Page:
18. Value of the study Denscombe (2012:143) contends that a study ought to be beneficial, present functional needs and ought to add to the improvement of existing data. The author is of the opinion that the final product of this study will be worthwhile to the academic community, South African population, prospective students and or University of South Africa (Unisa) and the entire criminal justice system.
The results from this study will help to fill the gap in the literature regarding the unknown perceptions of CCTV use in security management responding to crime.
This study is quite significant in that scholarly works on crime control (Dumenya, 2017; Marfo, 2016) over the years have primarily been focusing on institutional or formal mechanisms, notably the police and other bodies involved in the justice system, to the neglect of the participation of CCTV technology.
It creates employment. With the introduction of CCTV comes the introduction of a new role for the IT specialist as one responsible for: a) transfer of camera feeds across the network, b) storage of data, c) any processing of data that may be required by the Malls, d) data security, e) data archiving, f) data destruction, and g) release or transfer of data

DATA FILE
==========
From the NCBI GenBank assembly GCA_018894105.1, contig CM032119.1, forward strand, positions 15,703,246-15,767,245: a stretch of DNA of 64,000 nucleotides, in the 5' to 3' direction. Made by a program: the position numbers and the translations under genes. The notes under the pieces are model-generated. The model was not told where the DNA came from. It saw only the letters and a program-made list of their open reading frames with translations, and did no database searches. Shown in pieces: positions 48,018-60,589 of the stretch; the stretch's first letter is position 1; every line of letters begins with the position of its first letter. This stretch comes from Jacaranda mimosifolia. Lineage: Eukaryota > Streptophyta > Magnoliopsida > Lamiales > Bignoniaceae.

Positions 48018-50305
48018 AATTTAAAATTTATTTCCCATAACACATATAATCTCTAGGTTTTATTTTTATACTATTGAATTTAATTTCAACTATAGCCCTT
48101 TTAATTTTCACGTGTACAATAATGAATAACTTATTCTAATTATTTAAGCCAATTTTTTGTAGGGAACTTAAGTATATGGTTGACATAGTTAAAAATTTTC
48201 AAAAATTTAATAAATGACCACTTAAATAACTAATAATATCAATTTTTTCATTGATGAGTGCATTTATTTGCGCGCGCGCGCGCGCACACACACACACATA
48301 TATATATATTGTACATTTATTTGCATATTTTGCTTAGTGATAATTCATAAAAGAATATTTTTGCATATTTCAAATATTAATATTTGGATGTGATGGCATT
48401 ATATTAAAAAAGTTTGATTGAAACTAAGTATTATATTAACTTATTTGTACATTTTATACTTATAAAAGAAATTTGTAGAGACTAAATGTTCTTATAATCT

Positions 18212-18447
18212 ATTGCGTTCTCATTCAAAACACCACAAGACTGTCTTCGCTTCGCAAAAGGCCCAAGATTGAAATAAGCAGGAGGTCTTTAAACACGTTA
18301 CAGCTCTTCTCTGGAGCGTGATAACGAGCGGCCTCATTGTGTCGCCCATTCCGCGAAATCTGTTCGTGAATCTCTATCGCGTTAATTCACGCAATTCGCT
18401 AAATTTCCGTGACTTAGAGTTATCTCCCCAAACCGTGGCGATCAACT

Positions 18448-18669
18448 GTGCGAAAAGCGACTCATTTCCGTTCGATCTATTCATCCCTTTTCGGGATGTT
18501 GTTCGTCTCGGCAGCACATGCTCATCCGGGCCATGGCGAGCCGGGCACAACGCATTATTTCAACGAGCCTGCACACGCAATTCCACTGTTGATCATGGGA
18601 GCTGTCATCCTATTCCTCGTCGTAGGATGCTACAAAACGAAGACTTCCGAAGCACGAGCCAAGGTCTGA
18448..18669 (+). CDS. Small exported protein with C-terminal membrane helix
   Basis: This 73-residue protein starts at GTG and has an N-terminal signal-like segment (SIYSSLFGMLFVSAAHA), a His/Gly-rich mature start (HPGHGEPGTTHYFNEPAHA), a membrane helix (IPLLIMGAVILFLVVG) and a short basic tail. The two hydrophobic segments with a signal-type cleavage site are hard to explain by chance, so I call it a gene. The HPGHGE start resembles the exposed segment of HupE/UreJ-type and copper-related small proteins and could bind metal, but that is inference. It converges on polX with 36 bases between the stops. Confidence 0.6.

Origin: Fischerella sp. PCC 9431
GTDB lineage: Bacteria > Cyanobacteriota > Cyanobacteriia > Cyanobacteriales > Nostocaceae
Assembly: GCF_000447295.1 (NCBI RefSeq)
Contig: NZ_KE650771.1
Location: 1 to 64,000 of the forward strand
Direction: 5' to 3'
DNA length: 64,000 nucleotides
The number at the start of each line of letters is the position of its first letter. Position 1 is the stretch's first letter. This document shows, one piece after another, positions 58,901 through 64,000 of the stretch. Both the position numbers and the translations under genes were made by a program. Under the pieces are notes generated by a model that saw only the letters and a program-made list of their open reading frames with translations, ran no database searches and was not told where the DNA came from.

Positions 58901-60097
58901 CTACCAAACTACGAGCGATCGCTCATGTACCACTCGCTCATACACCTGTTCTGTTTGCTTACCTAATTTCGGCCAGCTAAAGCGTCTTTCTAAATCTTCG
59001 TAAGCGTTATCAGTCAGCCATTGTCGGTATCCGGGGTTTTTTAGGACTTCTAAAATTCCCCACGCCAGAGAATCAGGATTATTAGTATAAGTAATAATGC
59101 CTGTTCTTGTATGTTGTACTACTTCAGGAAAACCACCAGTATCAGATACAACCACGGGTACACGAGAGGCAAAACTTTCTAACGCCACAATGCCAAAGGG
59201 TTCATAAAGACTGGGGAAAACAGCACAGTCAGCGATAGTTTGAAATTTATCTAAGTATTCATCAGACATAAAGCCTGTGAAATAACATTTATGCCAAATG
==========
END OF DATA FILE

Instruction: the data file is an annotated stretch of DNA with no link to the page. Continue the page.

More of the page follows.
introducing CCTV systems is justified as a necessary security measure in the field security risk management.
The academic community could profit from this investigation in that it could be utilized in future studies.
19. Limitations One of the foremost criticisms of qualitative research is that it is far more subjective than other forms of research. Some researchers attribute this to the fact that once the researcher begins their study, they become a part of the study through participant observation or friendships. Their inclusion affects the dynamics of the study, and influences their perception of reality (Taylor, 2011:67). The second major critique of qualitative research is that the small sample sizes limit generalizability however outcomes may be transferable (Cuba& Lincoln,1994:90).